Only if they congregate at Moulain.
Hmm, never considered that as a possibility. Good point!
I know about Disable function, it's a workaround but the issue remains, and that is: preinstalling an application that's not essential for my phone (e.g. phone is unusable without it), I don't need and didn't ask for, and which can't be uninstalled.
My S4 Mini has a crapton of preinstalled, irremovable apps I have no use for, nor do I intend to ever use.
The worst thing was that there was some "update available" for some apps which required more rights and I never agreed to those updates, and I thought they would remain "stuck" on an older version. They didn't. After a few months I saw they got updated on my phone without me approving anything.
TripAdvisor, looking at you!
Could you please elaborate on the "painful part" thing? Mind, you, I'm Romanian and might not fully understand what's happening, but I am interacting with people from the States on a daily basis and have quite a few good friends there (Americans, that is). My conversations with them on the "blacks" subject prompted me to draw these conclusions (which might be correct or incorrect):
- "Positive discrimination" is prevalent. Black people have grown to abuse it, hence "Because I'm black!" which is used as an argument way more times than it should.
- Feeling of entitlement ("But-but-but the PAST!"). Black people pedal on this past like there's no tomorrow.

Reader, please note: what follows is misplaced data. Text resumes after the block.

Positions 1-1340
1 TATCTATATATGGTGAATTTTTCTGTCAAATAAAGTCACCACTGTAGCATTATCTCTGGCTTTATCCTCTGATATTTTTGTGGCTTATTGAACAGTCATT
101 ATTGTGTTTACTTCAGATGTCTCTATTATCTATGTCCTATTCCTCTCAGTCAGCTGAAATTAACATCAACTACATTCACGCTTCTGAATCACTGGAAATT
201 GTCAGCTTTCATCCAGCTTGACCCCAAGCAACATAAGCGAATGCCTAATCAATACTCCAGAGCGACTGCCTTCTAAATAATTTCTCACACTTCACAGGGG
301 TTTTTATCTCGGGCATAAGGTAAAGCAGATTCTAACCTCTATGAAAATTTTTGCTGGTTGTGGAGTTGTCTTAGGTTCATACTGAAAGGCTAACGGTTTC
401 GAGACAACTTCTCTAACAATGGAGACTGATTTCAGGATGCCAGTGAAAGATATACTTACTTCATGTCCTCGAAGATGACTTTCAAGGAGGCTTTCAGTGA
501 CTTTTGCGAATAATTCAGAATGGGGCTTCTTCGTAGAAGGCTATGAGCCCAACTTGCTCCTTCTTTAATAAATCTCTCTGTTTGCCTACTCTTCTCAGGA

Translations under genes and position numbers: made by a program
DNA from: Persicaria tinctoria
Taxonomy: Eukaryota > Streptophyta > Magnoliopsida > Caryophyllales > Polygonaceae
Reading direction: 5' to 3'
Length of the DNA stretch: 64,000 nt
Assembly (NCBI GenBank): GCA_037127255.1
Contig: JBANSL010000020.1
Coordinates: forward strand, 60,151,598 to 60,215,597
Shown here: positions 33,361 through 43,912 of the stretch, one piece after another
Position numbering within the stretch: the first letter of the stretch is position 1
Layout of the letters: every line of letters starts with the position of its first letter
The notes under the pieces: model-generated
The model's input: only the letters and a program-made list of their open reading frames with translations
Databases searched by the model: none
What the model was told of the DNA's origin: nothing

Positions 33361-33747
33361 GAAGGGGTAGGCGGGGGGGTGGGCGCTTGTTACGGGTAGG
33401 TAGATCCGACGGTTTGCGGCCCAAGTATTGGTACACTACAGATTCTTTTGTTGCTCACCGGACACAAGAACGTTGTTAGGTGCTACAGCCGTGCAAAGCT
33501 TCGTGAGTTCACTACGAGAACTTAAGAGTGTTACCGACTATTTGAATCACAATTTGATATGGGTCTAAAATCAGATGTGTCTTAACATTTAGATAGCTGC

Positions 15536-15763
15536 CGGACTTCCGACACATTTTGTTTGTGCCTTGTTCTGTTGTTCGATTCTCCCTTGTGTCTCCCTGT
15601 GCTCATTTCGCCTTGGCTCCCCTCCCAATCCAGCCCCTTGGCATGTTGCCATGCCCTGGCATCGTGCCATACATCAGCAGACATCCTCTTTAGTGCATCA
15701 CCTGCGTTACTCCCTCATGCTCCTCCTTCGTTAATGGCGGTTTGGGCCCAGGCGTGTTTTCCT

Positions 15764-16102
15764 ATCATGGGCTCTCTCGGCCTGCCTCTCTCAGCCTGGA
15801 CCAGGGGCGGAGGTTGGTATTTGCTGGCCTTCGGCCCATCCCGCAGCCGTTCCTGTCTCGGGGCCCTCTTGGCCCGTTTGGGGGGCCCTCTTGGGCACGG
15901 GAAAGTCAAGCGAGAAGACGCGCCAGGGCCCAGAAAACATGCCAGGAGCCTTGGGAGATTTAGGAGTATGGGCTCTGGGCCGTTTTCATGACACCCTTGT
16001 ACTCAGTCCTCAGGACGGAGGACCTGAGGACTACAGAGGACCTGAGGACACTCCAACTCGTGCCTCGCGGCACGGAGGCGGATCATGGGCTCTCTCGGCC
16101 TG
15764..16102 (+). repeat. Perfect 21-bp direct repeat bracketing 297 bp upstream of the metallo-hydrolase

I mean, c'mon, we here in Romania have a large minority of Gypsies. 10% of all population, officially, but unofficially they make 15-17% most likely. There are huge similarities between them and the black population in the States, including slavery in the past. But they don't pedal on positive discrimination (they can't there isn't any) and never say "because I'm a Gypsy!" because nobody cares.
If a Gypsy would search his Google Photos and see matches for "crow" (which is what we use in Romania as the N word), he would laugh and shrug it off, without knowing what an algorithm is.
Three words, my friend: Sunk Cost Fallacy.
Searched for "dog" in my Google Photos. 6 photos came up, all of my kids or kid and wife. I don't care. It's an algorithm.
Searched for "seal" in my Google Photos. Only one came up, and it's of my elder kid. I don't care. It's an algorithm.
People who feel "offended" by an algorithm are batshit crazy.
After 3 months of no views, just replace them with a goatse image.
That way, you only need to store one image which replaces 99.999% of all pics uploaded. No need for complex storage solutions!
Another advantage would be that you can serve it really, really fast. No wait time!
Generalization ain't good.
I know a lot of 25-30 year old dudes who code awesomely. I also know a few 40-50 years old who code like shit.
Agree on the Indians, thing, mostly, with an amendment: it's all about the culture. Indian people can code well, as long as the code is used and maintained by them exclusively. The problem is team mixing, or rather culture mixing. A team of 6 coders, 3 Indians and 3 Europeans (for example) would yield horrible results no matter how good each one is, individually. They simply don't have the synergy.